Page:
Water and related issues are a priority for the Yuwaya Ngarra-li partnership. As part of the long-term commitment to Walgett through Yuwaya Ngarra-li, UNSW Engineering’s IMPACT Engineers and the Global Water Institute were invited by DEG to visit many months ago to scope water projects, including new infrastructure, training and long term capacity building.

IMPACT Engineers is a student project that strives to “take the skillset of university students across disciplines and apply them to real world situations where they can make a tangible difference”. They recently completed Project Pathuma in Sri Lanka, which contributed to tackling chronic kidney disease through the design and installation of a community-owned and operated desalination system in the village.

The UNSW Global Water Institute (GWI) is a multi-disciplinary world leader in water research, innovation and problem-solving. It draws on water expertise from seven faculties and thirteen specialist centres across UNSW, creating Australia’s most advanced water knowledge hub. Director of UNSW-GWI Professor Greg Leslie is providing ongoing advice to Walgett through Yuwaya Ngarra-li, and is supervising the IMPACT Engineering students.

In 2018, DEG invited Impact Engineers to scope water solutions for the Walgett Aboriginal Medical Service (WAMS) Community Garden and the design of chilled drinking water kiosks for the township as early projects. While hosted in Walgett this week, the students met with DEG Elders and staff, WAMS staff and Chairperson, staff of Walgett Shire Council, the President of Walgett School Reference Group and Walgett AECG, and local water organisers. Students were provided with opportunities to learn about Walgett’s history, environment and challenges.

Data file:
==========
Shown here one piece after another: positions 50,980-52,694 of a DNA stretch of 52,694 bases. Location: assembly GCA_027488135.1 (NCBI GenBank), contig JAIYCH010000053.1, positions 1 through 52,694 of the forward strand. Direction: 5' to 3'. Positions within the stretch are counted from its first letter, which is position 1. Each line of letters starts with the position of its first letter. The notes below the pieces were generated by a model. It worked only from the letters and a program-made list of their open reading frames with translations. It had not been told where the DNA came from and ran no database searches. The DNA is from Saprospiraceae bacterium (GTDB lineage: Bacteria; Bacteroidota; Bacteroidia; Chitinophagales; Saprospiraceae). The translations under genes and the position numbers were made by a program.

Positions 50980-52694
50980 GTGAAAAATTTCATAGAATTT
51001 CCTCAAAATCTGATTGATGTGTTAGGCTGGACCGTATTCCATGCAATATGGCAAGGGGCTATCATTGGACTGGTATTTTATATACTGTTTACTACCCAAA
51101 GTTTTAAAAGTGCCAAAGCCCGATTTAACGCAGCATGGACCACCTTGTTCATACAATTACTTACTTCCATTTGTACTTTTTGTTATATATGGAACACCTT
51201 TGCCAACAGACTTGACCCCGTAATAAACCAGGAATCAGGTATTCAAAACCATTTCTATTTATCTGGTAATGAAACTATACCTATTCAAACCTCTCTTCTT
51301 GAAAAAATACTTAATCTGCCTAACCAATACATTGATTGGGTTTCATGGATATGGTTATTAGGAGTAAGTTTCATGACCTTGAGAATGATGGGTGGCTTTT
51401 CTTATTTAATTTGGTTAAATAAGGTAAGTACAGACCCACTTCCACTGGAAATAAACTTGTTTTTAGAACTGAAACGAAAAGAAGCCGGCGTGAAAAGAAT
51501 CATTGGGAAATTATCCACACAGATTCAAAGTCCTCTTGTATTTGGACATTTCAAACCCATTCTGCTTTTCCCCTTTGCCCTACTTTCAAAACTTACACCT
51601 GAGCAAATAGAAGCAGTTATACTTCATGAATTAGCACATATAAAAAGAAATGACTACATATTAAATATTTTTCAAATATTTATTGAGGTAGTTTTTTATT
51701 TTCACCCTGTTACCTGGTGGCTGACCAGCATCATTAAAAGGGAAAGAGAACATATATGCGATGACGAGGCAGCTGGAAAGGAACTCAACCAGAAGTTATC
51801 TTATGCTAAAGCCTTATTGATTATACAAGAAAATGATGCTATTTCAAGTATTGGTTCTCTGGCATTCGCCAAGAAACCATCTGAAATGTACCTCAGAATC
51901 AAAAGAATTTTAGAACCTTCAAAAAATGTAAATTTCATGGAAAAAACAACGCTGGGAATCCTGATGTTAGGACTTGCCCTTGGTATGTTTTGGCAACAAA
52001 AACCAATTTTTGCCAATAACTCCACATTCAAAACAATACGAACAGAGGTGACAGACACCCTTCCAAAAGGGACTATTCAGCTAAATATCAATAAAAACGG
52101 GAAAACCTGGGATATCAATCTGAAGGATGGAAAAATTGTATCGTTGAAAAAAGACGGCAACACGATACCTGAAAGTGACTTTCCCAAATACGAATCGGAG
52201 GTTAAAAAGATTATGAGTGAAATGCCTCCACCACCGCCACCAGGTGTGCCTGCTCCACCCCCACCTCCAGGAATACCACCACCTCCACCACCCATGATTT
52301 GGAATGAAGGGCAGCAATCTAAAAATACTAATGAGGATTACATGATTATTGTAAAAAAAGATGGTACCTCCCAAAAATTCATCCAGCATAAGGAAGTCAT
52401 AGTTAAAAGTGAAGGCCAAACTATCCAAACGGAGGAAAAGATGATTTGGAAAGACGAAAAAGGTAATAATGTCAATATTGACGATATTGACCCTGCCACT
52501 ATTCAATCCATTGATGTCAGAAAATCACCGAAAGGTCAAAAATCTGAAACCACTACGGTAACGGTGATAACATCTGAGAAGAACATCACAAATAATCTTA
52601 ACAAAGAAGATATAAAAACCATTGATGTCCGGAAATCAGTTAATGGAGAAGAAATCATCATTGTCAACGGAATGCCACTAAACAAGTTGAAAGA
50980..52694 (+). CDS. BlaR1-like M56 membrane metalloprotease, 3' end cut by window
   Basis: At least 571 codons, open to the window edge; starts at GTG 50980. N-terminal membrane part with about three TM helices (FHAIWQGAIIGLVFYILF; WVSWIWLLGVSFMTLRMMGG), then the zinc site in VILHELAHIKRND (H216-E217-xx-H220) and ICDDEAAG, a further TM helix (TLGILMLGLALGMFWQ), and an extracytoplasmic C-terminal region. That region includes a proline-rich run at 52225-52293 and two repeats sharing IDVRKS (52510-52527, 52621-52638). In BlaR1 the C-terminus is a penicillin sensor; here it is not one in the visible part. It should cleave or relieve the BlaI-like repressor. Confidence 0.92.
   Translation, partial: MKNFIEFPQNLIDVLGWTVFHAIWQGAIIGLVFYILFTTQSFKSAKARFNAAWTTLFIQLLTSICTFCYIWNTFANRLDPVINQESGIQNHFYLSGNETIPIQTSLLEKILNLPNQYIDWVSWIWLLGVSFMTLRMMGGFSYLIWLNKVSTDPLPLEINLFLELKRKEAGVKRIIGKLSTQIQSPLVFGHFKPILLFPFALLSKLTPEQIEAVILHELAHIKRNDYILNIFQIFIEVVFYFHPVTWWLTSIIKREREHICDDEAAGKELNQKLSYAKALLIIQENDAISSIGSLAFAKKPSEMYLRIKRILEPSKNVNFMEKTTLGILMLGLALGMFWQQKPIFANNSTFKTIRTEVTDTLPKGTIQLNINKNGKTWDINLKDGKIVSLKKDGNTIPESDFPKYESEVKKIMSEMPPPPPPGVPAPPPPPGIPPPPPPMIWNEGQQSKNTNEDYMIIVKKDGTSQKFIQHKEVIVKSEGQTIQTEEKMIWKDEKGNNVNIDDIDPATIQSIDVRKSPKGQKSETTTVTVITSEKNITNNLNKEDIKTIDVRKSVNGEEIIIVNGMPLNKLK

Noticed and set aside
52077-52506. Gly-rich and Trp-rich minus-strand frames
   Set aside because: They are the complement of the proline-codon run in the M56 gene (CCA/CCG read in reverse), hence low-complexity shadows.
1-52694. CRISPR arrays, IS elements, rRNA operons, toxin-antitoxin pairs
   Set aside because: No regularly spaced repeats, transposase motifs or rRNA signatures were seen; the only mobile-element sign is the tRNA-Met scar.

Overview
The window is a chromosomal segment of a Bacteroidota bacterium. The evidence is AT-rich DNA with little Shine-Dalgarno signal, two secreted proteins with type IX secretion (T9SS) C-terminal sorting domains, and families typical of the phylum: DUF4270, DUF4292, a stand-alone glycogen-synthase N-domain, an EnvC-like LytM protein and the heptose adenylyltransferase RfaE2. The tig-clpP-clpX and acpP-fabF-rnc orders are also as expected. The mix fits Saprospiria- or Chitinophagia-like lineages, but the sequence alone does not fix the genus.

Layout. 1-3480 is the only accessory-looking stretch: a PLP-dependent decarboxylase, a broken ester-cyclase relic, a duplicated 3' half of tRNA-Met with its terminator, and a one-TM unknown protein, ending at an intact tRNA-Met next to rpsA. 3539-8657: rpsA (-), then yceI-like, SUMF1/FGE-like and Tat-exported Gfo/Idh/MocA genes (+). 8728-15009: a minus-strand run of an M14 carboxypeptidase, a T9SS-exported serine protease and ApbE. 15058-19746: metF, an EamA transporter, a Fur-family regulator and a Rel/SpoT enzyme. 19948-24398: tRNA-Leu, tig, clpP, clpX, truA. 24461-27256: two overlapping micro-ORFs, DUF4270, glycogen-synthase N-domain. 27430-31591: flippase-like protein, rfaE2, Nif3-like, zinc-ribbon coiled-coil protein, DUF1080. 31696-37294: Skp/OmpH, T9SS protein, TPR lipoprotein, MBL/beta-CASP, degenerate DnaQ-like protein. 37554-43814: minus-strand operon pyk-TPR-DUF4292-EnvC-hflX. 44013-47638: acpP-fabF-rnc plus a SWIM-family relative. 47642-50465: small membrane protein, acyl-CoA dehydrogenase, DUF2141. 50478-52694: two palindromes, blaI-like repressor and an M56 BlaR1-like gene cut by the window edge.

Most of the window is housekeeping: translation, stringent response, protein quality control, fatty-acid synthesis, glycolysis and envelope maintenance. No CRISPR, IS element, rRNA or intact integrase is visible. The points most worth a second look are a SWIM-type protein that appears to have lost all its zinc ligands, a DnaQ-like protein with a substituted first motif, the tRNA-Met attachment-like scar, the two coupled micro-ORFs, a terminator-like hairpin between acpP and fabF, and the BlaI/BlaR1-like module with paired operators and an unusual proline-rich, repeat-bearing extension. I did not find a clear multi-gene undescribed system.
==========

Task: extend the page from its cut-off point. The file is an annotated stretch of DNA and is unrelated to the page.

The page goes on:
As part of the Yuwaya Ngarra-li partnership, UNSW Engineering and the Global Water Institute have committed to: 

  • Provide a long term commitment to the community to advise and assist on water and related issues
  • Work as part of an inclusive, community led approach towards new infrastructure, training and long term capacity building
  • Incorporate Indigenous knowledges
  • Support multi-disciplinary teams from the faculties of Engineering, Science, Business, Medicine
  • Implement initial projects include drought proofing the Walgett Aboriginal Medical Service community garden and drinking water kiosks in the Walgett main street

While this visit was planned before the recent crisis in Walgett’s water supply, it has been a timely opportunity for DEG and UNSW to collaborate on identifying the crucial next steps needed for systemic change around the security of our rivers and drinking water.

For more information, please contact:

Wendy Spencer, Yuwaya Ngarra-li (DEG): 9828 2619
Peta MacGillivray, Yuwaya Ngarra-li (UNSW): 0402 510 566
Greg Leslie, Director UNSW-GWI: 0414 234 345
Stephanie Bagnell, Student Projects Manager, UNSW Engineering: 0419 798 101

Hero image: Credit - Dharriwaa Elders Group. Iconic Walgett location where the Barwon and Namoi rivers meet.L-R back row Tharitha Murage, Sulakshni Jayawickrama, Naduni Obadage (IMPACT Engineers UNSW), Vanessa Hickey (Project Officer, DEG Yuwaya Ngarra-li), Kim Sullivan (Elders Support Officer, DEG); Peta MacGillivray, Wendy Spencer (Yuwaya Ngarra-li UNSW/DEG), Clem Dodd (Speaker, DEG), Stephanie Bagnell (Student Projects Manager, NSW Engineering), Professor Greg Leslie (Director UNSW-GWI), in front seated Virginia Robinson (Secretary, DEG).